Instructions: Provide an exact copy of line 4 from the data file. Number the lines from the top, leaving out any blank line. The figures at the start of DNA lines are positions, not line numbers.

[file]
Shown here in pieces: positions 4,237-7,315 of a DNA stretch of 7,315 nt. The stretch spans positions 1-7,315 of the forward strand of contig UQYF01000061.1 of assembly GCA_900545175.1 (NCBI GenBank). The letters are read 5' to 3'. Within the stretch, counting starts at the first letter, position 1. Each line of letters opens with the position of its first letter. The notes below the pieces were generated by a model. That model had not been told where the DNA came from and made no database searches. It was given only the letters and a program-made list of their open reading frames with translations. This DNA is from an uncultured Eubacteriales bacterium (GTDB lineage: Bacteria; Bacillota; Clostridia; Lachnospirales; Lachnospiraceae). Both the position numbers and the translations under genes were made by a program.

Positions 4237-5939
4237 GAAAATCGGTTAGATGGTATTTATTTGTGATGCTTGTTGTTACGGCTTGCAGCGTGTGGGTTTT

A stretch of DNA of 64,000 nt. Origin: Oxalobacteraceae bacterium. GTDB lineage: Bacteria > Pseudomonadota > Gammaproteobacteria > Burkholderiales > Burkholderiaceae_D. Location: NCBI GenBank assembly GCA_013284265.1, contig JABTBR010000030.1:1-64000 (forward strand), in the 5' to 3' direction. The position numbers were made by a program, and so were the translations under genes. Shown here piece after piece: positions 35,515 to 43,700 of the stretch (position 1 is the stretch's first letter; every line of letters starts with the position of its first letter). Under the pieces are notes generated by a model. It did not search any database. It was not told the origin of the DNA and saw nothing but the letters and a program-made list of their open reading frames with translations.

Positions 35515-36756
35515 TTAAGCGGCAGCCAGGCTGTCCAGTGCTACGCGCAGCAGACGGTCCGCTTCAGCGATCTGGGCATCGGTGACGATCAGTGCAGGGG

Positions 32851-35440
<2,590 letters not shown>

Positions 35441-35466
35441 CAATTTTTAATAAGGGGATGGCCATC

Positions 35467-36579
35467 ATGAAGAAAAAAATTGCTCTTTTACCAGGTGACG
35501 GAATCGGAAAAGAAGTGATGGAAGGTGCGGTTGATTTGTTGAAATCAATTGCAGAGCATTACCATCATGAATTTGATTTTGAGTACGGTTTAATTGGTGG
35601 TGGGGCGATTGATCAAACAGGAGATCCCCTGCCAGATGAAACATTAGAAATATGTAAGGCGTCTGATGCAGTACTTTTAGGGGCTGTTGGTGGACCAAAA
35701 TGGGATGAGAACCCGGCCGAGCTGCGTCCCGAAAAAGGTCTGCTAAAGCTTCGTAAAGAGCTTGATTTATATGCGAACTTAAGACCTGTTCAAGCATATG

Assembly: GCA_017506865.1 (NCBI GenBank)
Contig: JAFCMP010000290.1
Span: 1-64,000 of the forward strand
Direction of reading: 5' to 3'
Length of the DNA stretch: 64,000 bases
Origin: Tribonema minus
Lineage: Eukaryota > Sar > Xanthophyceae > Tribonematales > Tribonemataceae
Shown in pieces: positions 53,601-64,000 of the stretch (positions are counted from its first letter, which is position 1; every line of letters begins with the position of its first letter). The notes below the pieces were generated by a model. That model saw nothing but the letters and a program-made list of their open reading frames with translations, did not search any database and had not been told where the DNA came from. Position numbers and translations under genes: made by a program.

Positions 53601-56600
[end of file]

A stretch of DNA of 64,000 nt. Origin: Oxalobacteraceae bacterium. GTDB lineage: Bacteria > Pseudomonadota > Gammaproteobacteria > Burkholderiales > Burkholderiaceae_D. Location: NCBI GenBank assembly GCA_013284265.1, contig JABTBR010000030.1:1-64000 (forward strand), in the 5' to 3' direction. The position numbers were made by a program, and so were the translations under genes. Shown here piece after piece: positions 35,515 to 43,700 of the stretch (position 1 is the stretch's first letter; every line of letters starts with the position of its first letter). Under the pieces are notes generated by a model. It did not search any database. It was not told the origin of the DNA and saw nothing but the letters and a program-made list of their open reading frames with translations.